IRL: Cheever to give Goodyear an equal shot of winning at Indy

INDIANAPOLIS, Wednesday, Feb. 14, 2001 -- Car owner-driver Eddie Cheever Jr. won't flash any "EZY" signs from his race car at new teammate Scott Goodyear late in this year's Indianapolis 500. That was the sign that owner Lou Moore...

INDIANAPOLIS, Wednesday, Feb. 14, 2001 -- Car owner-driver Eddie Cheever Jr. won't flash any "EZY" signs from his race car at new teammate Scott Goodyear late in this year's Indianapolis 500. That was the sign that owner Lou Moore displayed to rookie Bill Holland, who was leading the Indianapolis 500 in 1947. Holland backed off, allowing teammate Mauri Rose to pass and score his second Indy victory. It took Holland two more years before he finally saw the checkered flag waved at him at Indy. Cheever, like Rose, has a victory, in 1998. Goodyear has two second-place finishes. "The first thing I told Scott when I asked him if he was going to drive for us was that he would have exactly the same shot that I have at the Indianapolis 500," Cheever said. "And that means from the first day of May all the way through the end." Cheever, 43, officially announced on Feb. 12 that Goodyear, 41, would join Team Cheever as the development driver for the new Infiniti 35A engine and as a teammate in the Indianapolis 500. Both came to Indy and qualified for the first time in 1990. And Cheever admits their relationship wasn't the greatest then. "He knows me, and I know him," Cheever said. "I wouldn't say Scott and I were mortal enemies, but if Scott got within 30 feet of me seven or eight years ago, I would be very wary, and he would be very wary." But that unfriendliness toward each other developed into great respect as they battled wheel-to-wheel in the Indy Racing League. Now they are friends. At a press conference before the Indy Racing Northern Light Series season finale in October 2000 at Texas Motor Speedway, Cheever revealed that he asked Goodyear to join his team for the 2001 season. "I have confidence I'll run very strong at Indy," said Goodyear, who feels the engine development work will prepare him for his first Indy victory. Cheever emphasized more than once that his team will give Goodyear every chance to win at Indianapolis. "We are both equal," Cheever said. In fact, Cheever noted that when he is in the car he acts solely as a driver. Team manager Dick Caron makes the strategy decisions in the race. Cheever said he actually ranks third in the team hierarchy, also behind chief mechanic Owen Snyder III. "That's a promise I made to Scott," Cheever said about providing an identical opportunity at Indy. "I felt it was very important that he know that, because if I was in his shoes, I would not be racing for a team that would not allow me a shot at the 500. Obviously, I'd rather win it myself. If I can't win it, I'd love nothing more than to be a part of Scott's first Indianapolis 500 win." Goodyear, a native of Toronto who has lived the last seven years in the Indianapolis suburb of Carmel, notes that his main goal in his racing life has been to win the Indianapolis 500. He said he's always understood there are some events that supersede all others in their immensity, and Indy ranks highest in the sport of auto racing. "As a child growing up in Canada, we used to watch 'Hockey Night' all the time, because it was just a Canadian institution," he said. "And now ... I've come to realize that Indianapolis is more important to a racing car driver than I did as a child growing up with just a dream of going and watching the race one day or even having a shot at trying to go there and qualifying." And a victory would provide the ultimate fulfillment for Goodyear. "It would be just great satisfaction, you know, and I would cherish the moment," he said. "And I'm sure I would want to go back and continue doing it. It's something that's in my blood, something I get up and live for every day." Goodyear, of course, was a part of the closest finish in Indianapolis 500 history. The nose of his car was even with Al Unser Jr.'s rear tire when they crossed the line side by side in 1992. The difference between first and second was an infinitesimal 43-thousands of a second. Ironically, the mechanic on Unser's car was Snyder, now Cheever's chief mechanic. Later that year, Goodyear received a picture of that finish for the ages. What did he do with it? "As a joke in my office at the time up in Toronto, I hung it upside down, because my blue-and-silver car led Al Jr.'s blue-and-white car across the finish line. A lot of people used to laugh at that, but it was a lot of fun." Cheever had his big chance at Indianapolis in 1998 and made the most of it. He got the lead and drove his heart out over the last 23 laps to hold off 1996 champion Buddy Lazier. Still, Cheever said fate decides everything, and he knows that even if he tried, as the car owner, to tell Goodyear to slow down, it wouldn't happen. "He didn't do it at Texas (where Goodyear won by .140 of second over Cheever) in the last race (of 2000), and I already was negotiating with him," Cheever said with a laugh. "He'd probably do that same thing all over again."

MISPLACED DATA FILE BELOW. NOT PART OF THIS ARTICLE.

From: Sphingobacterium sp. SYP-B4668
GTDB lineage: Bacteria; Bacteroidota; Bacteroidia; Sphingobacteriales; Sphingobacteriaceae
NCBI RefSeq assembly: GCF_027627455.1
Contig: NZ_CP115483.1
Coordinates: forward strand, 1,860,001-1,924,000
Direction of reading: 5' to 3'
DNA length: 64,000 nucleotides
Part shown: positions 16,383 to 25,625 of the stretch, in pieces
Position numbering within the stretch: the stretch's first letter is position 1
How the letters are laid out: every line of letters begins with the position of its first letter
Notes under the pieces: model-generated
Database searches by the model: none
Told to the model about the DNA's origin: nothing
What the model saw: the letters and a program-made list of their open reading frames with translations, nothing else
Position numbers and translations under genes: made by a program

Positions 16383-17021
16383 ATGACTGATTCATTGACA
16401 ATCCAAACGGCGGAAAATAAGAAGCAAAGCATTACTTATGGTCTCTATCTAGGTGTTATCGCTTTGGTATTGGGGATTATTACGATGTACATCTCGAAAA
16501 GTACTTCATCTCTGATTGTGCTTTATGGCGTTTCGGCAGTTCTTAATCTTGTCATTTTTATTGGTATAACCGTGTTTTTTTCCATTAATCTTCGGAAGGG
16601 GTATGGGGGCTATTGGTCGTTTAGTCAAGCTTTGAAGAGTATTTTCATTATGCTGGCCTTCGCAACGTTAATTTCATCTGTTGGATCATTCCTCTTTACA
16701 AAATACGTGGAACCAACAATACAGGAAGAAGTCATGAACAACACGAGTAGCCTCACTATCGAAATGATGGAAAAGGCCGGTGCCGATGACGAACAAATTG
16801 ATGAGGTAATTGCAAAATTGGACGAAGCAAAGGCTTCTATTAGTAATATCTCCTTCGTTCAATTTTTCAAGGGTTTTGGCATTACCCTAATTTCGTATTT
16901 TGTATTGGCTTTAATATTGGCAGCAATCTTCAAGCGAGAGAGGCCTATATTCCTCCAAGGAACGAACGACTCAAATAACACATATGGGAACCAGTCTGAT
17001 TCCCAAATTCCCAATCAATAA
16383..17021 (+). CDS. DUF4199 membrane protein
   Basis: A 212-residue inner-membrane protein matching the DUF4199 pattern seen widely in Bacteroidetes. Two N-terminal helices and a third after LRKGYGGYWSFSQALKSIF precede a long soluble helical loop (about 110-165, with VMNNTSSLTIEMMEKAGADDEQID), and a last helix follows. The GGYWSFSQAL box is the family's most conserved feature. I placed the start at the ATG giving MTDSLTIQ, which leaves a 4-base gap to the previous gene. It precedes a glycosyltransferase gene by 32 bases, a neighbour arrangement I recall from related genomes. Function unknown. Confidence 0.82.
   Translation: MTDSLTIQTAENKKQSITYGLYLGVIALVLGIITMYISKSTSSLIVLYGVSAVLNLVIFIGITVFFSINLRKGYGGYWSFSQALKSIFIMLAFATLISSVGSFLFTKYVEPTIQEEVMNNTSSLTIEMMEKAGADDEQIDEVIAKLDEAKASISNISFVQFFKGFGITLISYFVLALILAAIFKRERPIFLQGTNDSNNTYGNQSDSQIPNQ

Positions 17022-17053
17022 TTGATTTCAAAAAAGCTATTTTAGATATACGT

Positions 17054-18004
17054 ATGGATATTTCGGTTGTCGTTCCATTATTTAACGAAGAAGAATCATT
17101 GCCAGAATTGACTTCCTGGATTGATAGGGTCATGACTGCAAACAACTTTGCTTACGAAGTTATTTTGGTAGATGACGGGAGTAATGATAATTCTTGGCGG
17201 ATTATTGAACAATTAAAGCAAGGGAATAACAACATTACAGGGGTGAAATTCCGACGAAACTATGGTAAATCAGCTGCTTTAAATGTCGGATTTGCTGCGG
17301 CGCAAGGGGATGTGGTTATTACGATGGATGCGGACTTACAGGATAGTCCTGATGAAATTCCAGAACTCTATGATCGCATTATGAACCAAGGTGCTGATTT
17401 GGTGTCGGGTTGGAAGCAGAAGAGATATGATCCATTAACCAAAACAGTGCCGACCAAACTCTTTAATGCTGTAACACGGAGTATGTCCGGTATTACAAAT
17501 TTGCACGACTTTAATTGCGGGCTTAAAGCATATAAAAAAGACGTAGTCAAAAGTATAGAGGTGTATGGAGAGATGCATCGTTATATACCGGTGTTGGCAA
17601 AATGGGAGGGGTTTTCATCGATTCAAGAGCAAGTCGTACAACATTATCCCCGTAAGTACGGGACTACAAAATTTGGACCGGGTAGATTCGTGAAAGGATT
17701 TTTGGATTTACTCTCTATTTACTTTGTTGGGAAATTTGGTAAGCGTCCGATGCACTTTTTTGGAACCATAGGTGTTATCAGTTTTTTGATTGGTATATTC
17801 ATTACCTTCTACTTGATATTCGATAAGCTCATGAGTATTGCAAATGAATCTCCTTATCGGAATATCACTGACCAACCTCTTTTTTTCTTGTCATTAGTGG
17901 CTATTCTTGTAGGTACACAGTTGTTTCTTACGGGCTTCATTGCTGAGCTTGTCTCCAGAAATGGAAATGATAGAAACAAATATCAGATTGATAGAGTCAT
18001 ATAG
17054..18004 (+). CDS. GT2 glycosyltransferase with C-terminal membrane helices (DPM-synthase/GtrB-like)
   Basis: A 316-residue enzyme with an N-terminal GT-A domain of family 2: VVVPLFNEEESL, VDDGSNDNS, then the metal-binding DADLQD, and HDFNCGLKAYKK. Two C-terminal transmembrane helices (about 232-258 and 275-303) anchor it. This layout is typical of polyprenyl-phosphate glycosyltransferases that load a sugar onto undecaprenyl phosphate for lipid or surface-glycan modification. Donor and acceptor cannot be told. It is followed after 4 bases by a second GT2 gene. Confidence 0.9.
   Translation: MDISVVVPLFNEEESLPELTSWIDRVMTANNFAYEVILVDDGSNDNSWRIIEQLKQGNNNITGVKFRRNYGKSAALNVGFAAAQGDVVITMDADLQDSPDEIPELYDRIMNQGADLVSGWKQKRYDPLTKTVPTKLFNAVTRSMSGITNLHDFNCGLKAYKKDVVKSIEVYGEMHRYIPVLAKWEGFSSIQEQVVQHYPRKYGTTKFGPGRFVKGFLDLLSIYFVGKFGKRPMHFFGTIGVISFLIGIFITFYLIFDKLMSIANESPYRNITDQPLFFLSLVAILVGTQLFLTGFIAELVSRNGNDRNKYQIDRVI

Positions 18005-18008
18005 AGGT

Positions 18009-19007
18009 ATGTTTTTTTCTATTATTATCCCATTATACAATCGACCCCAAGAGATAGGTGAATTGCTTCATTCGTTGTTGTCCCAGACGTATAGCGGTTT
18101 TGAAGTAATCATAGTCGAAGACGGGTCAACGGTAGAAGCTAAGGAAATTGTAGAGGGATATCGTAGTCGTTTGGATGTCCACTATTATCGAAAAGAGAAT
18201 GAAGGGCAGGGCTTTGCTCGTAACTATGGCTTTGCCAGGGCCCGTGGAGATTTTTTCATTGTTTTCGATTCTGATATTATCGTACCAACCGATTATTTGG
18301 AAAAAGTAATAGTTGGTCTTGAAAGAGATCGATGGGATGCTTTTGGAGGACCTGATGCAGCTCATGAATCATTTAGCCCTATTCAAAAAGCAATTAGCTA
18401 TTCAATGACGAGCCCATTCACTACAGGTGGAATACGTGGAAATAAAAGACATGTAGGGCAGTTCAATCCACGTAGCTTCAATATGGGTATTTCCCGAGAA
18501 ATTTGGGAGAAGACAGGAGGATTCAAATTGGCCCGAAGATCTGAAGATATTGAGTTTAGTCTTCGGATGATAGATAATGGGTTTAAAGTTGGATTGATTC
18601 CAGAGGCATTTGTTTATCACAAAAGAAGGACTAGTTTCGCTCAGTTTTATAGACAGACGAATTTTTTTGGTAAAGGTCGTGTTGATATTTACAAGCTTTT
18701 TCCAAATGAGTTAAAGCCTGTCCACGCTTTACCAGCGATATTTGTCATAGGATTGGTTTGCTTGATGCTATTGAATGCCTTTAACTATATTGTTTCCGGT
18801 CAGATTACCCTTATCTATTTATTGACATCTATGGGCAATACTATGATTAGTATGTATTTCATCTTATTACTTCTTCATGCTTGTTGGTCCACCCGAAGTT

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Series IndyCar
Drivers Eddie Cheever , Al Unser Jr. , Buddy Lazier , Scott Goodyear